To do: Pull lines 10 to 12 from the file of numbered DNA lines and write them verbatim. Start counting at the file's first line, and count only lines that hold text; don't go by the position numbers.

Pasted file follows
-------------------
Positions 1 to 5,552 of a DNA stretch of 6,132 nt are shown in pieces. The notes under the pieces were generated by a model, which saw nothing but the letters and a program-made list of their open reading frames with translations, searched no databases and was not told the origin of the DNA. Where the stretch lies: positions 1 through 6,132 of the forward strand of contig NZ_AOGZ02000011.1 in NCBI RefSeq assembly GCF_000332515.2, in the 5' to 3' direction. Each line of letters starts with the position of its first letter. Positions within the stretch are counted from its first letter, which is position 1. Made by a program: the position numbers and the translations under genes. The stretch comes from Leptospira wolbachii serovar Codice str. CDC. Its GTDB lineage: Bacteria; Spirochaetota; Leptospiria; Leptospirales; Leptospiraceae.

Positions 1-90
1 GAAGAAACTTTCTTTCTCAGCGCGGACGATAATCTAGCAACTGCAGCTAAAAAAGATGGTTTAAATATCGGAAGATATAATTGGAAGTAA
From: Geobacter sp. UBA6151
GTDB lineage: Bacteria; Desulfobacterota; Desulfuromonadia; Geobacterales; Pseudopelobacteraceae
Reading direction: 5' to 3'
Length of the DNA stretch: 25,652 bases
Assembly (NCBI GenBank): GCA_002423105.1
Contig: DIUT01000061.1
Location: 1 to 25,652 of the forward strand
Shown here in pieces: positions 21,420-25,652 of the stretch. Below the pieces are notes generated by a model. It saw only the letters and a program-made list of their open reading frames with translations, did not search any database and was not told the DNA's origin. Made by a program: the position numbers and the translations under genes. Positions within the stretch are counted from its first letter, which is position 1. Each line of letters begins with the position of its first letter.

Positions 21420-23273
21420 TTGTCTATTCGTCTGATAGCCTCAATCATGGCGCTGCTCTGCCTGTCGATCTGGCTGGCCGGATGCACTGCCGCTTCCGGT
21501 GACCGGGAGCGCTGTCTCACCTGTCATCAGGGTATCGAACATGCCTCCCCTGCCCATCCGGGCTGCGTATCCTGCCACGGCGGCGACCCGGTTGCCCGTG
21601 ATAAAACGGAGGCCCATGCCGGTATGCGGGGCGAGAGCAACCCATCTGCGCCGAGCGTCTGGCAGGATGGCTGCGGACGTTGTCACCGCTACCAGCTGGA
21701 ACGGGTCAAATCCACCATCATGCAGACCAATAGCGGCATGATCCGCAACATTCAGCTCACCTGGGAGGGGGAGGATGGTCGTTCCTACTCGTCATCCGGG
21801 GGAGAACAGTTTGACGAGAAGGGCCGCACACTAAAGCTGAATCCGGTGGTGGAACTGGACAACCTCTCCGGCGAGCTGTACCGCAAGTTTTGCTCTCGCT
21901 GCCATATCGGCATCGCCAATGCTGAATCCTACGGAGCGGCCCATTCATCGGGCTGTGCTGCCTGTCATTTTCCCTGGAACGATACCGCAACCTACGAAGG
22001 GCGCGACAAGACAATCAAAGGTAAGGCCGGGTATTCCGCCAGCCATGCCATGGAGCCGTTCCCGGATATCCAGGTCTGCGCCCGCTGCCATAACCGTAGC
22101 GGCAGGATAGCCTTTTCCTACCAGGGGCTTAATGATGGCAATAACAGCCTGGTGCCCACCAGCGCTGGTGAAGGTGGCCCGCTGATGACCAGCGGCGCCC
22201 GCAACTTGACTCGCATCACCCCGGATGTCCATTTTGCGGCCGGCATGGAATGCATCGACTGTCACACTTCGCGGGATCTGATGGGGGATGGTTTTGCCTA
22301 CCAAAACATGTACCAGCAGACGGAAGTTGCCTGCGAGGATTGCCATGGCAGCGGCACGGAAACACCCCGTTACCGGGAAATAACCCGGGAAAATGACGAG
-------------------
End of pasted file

Location: 1 to 25,652 of the forward strand
Shown here in pieces: positions 21,420-25,652 of the stretch. Below the pieces are notes generated by a model. It saw only the letters and a program-made list of their open reading frames with translations, did not search any database and was not told the DNA's origin. Made by a program: the position numbers and the translations under genes. Positions within the stretch are counted from its first letter, which is position 1. Each line of letters begins with the position of its first letter.

Positions 21420-23273